On Jupiter’s largest moon, a Martian marine watches as her platoon is slaughtered by a monstrous supersoldier.
On Earth, a high-level politician struggles to prevent interplanetary war from reigniting.
And on Venus, an alien protomolecule has overrun the planet, wreaking massive, mysterious changes and threatening to spread out into the solar system.
Once again, Jim Holden and the crew of the Rocinante find themselves in the eye of the storm. A missing child may hold the key to humanity’s survival – but only if they can find her first.
The protomolecule, a mysterious and dangerous alien entity, has landed on Venus and is doing god-knows-what on the surface of the planet. Earth, Mars and the Belt are continuing to ignore this threat and are instead concentrating on their own petty conflicts. Captain Jim Holden is engaged in policing the depths of space against pirates on behalf of the Outer Planets Alliance, until the war between Earth and Mars suddenly escalates and he finds himself caught in the middle once more. Caliban’s War is set about a year after the events of Leviathan Wakes, and once again follows the unlikely yet exciting adventures of Jim Holden and his rag-tag crew. Oh, and don’t forget the vomit zombies.
Caliban’s War is structured in the same way as its predecessor, with each chapter told from alternating characters’ points of view. However, while the first book only had two POV characters, this one has four, including one returning character and three new ones. I was a bit leery when I realised there were so many new characters – especially as the first book felt so intimate and focused with just two – but it quickly became apparent that there was nothing for me to worry about, as I actually found all three of the new characters to be even more engaging that the ‘main’ character Holden. Whereas Holden and Miller were kind of quite similar, the new cast are wonderfully varied. Chrisjen Avasarala is an elderly, foul-mouthed, no-nonsense politician and grandmother; Bobbie Draper is a Martian Marine torn between loyalty to her planet and her own conscience; Prax Meng is a scientist hellbent on rescuing his missing daughter; and of course Holden is the self-righteous yet brave pilot of the Rocinante and star of the first Expanse novel Leviathan Wakes.
Out of all the characters, I found Bobbie in particular to be very sympathetic and likeable (think Brienne of Tarth in a spacesuit), and Avasarala’s chapters are also thoroughly entertaining to read (I can’t wait to see Shohreh Aghdashloo playing the role in the TV series - she’s perfect). One surprising upside of having so many new characters is that it allows us get to know the supporting cast a lot better too: the crew of the Rocinante seem to get more page time in Caliban’s War, largely because some of the new characters spend a lot of time with members of the crew who were somewhat sidelined in the first book. So, while Holden spent a lot of time with Naomi in Leviathan Wakes, here we learn a lot more about Amos (who was just engineer-slash-muscle in the first book) through his growing friendship with Prax. Similarly the underdeveloped character of Alex the pilot is given a bit more personality (albeit only a tiny bit) as we see him develop a tentative relationship with his fellow Martian Bobbie, who is seemingly out of his league in every way.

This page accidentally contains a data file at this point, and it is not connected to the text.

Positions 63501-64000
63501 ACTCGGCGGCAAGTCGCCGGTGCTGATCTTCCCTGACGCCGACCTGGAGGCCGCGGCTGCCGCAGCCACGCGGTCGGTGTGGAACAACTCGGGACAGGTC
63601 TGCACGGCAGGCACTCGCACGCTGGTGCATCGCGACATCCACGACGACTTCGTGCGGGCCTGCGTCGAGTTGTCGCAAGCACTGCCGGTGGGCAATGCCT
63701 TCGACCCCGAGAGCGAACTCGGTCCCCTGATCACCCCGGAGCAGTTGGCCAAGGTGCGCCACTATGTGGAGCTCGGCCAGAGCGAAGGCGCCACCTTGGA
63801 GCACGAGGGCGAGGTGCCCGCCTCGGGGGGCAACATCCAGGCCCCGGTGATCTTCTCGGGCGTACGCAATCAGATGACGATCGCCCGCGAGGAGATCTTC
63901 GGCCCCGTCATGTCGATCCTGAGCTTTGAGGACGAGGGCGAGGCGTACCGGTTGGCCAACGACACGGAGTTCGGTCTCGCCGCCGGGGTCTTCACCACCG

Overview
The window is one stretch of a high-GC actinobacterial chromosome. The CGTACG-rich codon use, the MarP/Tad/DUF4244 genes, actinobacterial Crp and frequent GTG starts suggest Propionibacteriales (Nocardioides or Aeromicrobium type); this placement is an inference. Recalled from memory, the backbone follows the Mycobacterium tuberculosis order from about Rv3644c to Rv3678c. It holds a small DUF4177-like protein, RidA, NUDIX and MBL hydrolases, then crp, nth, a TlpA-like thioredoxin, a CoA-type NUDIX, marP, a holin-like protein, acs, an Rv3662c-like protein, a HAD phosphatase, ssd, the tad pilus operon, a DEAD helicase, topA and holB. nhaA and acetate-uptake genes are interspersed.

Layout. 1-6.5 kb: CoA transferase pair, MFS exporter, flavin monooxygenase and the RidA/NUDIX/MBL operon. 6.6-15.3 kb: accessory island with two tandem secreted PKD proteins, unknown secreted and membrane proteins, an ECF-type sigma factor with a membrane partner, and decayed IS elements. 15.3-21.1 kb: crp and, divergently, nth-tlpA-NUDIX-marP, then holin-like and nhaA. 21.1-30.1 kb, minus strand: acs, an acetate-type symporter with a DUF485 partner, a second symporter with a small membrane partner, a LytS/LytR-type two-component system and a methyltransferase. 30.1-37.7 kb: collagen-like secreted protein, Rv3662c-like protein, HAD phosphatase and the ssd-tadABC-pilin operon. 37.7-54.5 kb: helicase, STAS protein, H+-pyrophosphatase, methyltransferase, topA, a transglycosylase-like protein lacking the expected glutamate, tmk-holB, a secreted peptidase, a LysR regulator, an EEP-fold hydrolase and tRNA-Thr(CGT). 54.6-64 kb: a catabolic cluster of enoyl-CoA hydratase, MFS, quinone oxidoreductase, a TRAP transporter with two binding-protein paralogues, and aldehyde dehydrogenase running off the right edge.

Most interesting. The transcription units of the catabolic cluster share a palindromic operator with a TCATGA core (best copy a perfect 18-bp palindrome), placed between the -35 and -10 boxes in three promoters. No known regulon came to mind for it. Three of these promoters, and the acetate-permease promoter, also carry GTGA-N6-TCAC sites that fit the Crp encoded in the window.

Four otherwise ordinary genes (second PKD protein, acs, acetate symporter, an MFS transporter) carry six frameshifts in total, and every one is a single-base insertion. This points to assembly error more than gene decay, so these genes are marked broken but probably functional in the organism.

In terms of plot, I think that the reason the shifting POVs work so well is because the actual story is so tightly focused. Despite the fact that they are occasionally separated by thousands of kilometres of empty space, the characters are all ultimately working on the same page and towards the same goal. After a certain point they all become threads of the main story, and this gives the book focus and coherence – especially when compared to other series that use the same method to switch between disparate and sometimes unrelated storylines, which is not only jarring but also totally kills the momentum (yeah, GRRM, I’ve got my eye on you). Caliban’s War also manages to weave in half-forgotten threads from the first novel, which I found both unexpected and delightful; and the main plot is wrapped up nicely whilst also paving the way for the continuation of the underlying protomolecule saga, ensuring that Jim Holden and his crew will have plenty to occupy them for a few more books at least.
Even more so than its predecessor, Caliban’s War is a fun, fast-paced and accessible SF adventure. It’s exciting and occasionally silly, and it’s not ashamed of being a bit over-the-top, which is probably what makes it so enjoyable. That’s also probably why I wasn’t ashamed at gasping out loud at a shocking revelation on the very last page, and why I’m exceedingly glad that I have the sequel, Abaddon’s Gate, immediately to hand.